The Madness Will Be Televised…in Some Classrooms

Teacher opinions are mixed on allowing students to watch March Madness during class time

The Madness Will Be Televised...in Some Classrooms

The most exciting time of cable television is underway. March is the most exciting for college basketball players and fans alike. The one that catches America’s eye the most would be the NCAA basketball tournament. Sports fans or not, everybody can enjoy the tournament because of the brackets that you can fill out.

No matter what gender you are, what race you are or what your favorite color is, Americans fill out brackets for fun, for competition or to earn money. There are all kinds of bracket pools online or with friends that people enter there bracket in. They do this to receive money or a prize. There is usually a prize for first place, and consolation prizes for second place and third place.

Even if people don’t enter a bracket pool, some just like to create their bracket to test their basketball knowledge for the current year.

March Madness is the 4th most watched event in American sports. This year, for companies wanting to earn an advertising spot for just thirty second during the national championship, they’d have to fork out over one million dollars.  This year alone, there will be over 1 billion dollars spent on advertising alone.

Here’s the problem for students and teachers; most of the first round games occur early in the afternoon during school. With these early games, comes a lot of chaos and controversy for students and teachers to watch their favorite teams compete.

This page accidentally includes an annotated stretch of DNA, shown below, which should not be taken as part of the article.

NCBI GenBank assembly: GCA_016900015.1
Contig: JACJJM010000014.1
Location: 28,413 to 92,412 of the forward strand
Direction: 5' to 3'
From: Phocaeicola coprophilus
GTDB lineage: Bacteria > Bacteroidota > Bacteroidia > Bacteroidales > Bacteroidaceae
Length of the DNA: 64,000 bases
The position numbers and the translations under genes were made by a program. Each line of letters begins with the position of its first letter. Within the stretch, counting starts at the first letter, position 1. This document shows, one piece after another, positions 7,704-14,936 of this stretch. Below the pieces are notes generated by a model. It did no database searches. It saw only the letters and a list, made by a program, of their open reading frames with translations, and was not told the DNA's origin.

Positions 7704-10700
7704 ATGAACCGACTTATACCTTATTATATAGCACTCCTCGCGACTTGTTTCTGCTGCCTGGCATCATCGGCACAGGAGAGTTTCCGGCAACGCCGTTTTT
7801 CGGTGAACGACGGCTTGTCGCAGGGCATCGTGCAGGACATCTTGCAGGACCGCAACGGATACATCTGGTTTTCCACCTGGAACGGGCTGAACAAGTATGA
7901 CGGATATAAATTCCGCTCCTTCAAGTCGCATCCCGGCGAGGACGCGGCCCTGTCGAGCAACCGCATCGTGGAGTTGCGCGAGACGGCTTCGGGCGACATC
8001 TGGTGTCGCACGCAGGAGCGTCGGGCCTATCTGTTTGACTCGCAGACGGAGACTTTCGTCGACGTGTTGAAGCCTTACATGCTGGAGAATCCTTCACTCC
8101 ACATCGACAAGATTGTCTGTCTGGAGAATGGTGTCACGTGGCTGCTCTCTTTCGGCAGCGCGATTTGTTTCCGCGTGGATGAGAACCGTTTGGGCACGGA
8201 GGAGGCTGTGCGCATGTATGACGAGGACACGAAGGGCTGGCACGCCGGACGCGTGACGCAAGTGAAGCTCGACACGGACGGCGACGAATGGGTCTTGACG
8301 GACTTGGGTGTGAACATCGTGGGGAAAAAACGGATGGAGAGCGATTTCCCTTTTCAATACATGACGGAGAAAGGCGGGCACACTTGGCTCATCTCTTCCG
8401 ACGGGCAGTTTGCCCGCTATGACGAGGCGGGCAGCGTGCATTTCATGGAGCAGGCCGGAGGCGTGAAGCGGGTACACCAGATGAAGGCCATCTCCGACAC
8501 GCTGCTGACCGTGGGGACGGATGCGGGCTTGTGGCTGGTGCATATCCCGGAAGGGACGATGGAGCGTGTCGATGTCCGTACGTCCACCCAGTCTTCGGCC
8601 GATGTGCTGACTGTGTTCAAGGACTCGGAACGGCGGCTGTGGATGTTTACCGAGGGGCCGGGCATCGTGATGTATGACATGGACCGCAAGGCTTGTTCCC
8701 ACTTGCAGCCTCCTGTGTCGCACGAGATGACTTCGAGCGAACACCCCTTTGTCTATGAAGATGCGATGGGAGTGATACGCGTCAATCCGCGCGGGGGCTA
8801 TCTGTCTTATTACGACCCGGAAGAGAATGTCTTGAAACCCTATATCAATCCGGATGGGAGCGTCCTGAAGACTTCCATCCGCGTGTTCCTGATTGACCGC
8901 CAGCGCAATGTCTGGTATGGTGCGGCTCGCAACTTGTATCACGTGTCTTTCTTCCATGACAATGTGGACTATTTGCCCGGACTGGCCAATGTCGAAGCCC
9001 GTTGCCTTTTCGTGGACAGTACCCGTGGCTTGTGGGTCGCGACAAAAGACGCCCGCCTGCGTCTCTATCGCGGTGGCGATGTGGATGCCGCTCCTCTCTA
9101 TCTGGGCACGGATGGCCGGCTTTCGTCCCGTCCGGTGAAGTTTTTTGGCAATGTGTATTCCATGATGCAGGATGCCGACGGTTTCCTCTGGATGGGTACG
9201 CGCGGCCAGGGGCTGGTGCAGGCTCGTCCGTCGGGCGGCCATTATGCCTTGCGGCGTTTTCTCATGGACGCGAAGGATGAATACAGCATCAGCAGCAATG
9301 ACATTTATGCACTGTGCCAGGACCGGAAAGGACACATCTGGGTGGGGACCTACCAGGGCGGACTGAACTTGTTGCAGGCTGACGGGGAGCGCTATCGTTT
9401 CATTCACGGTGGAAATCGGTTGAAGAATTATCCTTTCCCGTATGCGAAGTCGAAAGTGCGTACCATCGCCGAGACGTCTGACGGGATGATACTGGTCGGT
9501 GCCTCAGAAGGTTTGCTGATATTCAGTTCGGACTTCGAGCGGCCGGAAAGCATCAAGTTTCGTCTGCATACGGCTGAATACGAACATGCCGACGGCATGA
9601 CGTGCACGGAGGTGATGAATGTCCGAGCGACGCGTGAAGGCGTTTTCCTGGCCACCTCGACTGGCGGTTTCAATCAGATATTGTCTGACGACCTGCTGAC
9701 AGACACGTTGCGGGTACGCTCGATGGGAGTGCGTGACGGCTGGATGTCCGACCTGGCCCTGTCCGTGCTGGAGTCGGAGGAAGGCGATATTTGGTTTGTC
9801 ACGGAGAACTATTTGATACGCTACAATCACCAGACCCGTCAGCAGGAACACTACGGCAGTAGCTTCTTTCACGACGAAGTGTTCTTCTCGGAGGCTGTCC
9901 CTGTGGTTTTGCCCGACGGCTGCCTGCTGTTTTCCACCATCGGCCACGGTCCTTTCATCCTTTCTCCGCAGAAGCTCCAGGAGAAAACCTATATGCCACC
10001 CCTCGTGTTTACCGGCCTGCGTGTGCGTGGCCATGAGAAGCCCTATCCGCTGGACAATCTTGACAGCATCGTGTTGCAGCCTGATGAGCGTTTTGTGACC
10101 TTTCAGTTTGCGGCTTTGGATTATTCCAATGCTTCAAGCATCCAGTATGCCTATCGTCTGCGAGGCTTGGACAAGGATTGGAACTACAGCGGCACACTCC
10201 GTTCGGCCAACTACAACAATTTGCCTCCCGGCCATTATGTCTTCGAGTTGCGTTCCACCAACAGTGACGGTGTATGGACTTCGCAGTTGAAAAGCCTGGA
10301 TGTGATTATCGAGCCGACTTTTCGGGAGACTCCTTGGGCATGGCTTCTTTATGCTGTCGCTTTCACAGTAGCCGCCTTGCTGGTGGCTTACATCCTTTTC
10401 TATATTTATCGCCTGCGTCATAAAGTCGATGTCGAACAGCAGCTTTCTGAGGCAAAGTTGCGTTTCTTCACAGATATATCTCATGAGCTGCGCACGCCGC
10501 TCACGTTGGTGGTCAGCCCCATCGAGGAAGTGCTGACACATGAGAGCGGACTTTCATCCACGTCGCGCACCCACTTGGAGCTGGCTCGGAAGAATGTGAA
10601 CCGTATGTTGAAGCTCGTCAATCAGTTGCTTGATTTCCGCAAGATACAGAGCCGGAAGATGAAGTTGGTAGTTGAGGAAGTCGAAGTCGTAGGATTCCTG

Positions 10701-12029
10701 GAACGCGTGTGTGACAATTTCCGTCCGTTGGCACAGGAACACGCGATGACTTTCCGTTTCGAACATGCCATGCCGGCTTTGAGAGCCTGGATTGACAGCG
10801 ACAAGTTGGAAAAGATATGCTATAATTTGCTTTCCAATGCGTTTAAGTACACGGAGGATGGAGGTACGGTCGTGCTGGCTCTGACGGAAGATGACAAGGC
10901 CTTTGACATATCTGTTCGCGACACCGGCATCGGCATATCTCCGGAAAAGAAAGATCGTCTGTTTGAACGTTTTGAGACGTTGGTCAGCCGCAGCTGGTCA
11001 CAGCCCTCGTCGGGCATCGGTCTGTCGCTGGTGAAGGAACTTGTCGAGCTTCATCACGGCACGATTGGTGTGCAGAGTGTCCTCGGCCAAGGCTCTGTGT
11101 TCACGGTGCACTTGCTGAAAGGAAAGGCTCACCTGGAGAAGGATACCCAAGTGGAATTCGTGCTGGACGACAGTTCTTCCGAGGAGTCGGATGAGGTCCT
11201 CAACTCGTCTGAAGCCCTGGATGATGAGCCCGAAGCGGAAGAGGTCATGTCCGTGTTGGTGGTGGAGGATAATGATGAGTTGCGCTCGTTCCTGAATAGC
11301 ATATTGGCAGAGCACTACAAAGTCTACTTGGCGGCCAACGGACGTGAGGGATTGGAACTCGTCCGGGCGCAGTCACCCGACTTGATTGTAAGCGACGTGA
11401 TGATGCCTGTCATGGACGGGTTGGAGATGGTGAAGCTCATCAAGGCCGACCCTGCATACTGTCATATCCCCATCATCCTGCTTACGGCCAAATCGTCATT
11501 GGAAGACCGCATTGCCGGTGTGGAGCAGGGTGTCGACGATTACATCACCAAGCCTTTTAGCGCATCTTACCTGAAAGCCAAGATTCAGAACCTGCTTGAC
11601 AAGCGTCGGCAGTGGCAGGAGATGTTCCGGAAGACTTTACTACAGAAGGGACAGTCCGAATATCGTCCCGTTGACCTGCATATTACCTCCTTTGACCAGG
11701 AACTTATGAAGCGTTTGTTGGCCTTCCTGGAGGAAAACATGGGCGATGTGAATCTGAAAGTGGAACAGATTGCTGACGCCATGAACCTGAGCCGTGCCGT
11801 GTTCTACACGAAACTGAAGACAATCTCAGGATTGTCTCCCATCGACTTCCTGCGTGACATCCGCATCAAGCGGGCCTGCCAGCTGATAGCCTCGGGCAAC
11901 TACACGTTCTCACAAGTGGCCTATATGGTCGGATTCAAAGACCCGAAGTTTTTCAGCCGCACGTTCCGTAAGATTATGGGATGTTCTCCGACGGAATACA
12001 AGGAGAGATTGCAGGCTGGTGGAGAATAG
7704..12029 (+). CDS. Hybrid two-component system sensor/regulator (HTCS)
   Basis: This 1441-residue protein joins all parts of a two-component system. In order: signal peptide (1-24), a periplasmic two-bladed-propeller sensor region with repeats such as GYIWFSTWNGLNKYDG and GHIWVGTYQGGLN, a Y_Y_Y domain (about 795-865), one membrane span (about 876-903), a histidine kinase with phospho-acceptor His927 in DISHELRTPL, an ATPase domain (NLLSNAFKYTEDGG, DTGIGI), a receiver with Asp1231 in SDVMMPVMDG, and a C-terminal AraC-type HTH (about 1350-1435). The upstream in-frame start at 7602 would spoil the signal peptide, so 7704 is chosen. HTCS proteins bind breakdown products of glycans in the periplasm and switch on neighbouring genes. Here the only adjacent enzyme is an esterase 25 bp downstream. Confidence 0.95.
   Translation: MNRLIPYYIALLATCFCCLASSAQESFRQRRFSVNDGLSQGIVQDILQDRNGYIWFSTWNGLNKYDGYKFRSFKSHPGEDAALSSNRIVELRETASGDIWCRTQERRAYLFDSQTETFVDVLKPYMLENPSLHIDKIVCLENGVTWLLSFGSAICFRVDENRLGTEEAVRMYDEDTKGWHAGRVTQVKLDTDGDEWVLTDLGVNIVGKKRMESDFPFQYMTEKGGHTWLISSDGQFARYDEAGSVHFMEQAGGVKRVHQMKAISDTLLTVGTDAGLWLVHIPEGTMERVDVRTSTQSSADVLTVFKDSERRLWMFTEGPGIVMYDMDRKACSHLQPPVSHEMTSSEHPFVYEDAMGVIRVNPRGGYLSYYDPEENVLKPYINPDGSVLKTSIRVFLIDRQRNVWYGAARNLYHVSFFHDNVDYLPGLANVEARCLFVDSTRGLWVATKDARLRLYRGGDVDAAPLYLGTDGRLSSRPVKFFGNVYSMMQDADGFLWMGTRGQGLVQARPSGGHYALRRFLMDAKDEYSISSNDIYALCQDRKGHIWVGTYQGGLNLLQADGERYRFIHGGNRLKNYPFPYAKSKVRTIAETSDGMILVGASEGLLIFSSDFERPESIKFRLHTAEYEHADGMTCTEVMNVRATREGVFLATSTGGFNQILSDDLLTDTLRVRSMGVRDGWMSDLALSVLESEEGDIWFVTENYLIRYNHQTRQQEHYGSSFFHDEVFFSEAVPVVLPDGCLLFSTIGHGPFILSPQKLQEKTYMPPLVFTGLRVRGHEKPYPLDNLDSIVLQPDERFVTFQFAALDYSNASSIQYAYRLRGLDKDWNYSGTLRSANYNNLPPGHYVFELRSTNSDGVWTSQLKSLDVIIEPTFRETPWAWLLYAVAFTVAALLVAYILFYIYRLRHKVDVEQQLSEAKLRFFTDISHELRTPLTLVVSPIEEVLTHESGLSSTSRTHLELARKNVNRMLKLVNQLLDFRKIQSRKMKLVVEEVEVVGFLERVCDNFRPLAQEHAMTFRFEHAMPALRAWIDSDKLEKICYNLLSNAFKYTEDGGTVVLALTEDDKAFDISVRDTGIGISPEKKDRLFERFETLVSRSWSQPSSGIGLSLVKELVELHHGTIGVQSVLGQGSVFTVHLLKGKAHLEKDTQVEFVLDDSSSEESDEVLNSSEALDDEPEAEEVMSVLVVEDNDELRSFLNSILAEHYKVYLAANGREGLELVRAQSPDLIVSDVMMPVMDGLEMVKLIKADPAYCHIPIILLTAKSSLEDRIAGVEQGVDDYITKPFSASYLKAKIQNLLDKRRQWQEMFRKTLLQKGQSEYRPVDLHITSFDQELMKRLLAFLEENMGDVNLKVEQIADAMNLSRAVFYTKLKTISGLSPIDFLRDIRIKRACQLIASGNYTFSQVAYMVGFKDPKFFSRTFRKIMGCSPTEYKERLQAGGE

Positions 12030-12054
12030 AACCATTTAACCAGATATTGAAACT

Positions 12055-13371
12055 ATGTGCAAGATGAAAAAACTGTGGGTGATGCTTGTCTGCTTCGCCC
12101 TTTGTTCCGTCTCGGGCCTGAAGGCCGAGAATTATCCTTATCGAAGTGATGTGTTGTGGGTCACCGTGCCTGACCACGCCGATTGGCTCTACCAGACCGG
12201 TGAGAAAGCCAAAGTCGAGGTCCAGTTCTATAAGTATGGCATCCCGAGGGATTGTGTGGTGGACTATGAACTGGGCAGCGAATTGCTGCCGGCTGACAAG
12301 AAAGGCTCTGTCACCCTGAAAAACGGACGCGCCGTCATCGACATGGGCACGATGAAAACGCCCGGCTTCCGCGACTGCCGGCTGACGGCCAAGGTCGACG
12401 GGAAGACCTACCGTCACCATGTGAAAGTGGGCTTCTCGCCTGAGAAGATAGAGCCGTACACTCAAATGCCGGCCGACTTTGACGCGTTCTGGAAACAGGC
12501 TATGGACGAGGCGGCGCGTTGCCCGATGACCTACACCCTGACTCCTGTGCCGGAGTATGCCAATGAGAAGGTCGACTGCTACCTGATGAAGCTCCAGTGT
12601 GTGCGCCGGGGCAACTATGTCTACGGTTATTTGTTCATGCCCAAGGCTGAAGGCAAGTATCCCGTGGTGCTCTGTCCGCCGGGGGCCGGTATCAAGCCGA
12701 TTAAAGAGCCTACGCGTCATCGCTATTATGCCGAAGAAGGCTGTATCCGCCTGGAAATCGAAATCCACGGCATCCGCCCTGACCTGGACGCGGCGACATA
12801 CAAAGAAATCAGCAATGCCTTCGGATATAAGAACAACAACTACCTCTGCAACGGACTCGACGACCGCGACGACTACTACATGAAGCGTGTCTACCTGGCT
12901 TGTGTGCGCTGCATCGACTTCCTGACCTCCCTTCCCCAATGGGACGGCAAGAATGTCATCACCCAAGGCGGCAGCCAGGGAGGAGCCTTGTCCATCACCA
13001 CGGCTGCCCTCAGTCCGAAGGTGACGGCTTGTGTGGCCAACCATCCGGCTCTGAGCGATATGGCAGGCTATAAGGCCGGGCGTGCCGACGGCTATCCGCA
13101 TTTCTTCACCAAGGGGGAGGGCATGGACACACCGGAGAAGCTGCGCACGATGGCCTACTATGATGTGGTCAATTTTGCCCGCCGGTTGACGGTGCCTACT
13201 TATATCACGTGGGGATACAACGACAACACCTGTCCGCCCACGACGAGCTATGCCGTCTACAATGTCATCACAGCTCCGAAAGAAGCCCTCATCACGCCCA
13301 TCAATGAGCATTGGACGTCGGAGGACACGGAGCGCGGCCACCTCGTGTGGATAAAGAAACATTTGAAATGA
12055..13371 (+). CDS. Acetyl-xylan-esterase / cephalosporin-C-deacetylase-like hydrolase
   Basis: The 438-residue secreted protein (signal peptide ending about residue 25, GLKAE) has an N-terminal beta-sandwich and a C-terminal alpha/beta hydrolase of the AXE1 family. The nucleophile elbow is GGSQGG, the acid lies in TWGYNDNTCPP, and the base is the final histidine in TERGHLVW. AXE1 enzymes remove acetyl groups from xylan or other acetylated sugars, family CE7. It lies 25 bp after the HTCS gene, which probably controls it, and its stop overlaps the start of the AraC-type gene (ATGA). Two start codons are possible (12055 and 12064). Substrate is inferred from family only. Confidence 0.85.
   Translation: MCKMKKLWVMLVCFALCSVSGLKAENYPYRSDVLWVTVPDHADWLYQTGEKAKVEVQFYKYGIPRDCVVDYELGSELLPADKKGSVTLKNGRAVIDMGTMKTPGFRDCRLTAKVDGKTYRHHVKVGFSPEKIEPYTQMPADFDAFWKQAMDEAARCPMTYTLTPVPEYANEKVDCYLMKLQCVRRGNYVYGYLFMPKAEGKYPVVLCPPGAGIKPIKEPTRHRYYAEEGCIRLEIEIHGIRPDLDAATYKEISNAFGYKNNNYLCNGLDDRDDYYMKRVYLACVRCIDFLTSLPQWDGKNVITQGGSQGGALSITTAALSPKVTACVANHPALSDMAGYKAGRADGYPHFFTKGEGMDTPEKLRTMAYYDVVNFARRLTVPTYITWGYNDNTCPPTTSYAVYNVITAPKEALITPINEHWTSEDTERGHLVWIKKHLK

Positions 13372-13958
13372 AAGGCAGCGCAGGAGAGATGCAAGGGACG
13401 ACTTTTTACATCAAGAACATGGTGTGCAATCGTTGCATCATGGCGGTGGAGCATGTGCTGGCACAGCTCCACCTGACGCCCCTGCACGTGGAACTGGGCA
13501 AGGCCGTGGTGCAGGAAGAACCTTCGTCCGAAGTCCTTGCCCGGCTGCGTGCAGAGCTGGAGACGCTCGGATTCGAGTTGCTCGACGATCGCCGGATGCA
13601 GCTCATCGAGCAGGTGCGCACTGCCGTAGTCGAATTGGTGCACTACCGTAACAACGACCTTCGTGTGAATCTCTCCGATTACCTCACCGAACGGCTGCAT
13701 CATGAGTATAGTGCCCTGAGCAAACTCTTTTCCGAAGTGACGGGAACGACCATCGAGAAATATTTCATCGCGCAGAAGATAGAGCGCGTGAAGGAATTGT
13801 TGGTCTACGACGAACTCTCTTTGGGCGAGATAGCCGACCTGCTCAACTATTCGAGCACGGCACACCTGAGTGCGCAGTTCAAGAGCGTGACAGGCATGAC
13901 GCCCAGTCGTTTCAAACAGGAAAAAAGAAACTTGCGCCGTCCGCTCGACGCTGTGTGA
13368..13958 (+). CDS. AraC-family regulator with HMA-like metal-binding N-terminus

A question is raised: will the teachers allow the students to watch the games?

Some teachers may not allow their students to watch the games, but students are going to find ways to watch it no matter what. The bigger sports fan teachers will most likely play the games, but the ones that aren’t are not as interested and probably won’t put on a single game game.

If the Cats play at night, then for the fans watching regular games may not be a huge problem. However, if they play during the school day, controversy may occur.

“We will watch the tournament only if the class behaves,” said science teacher Mrs. Kayla Gilvin.

Mrs. Gilvin along with many other teachers around Dunbar express that same opinion, including math teacher Mr. Seth Young.

“As long as our class gets work done, I’ll have it playing on the projector with no sound.”

This will be the case for most of the classes because there are many teachers who are just as big Wildcat fans as the students, plus for many at Dunbar, UK is their alma-mater.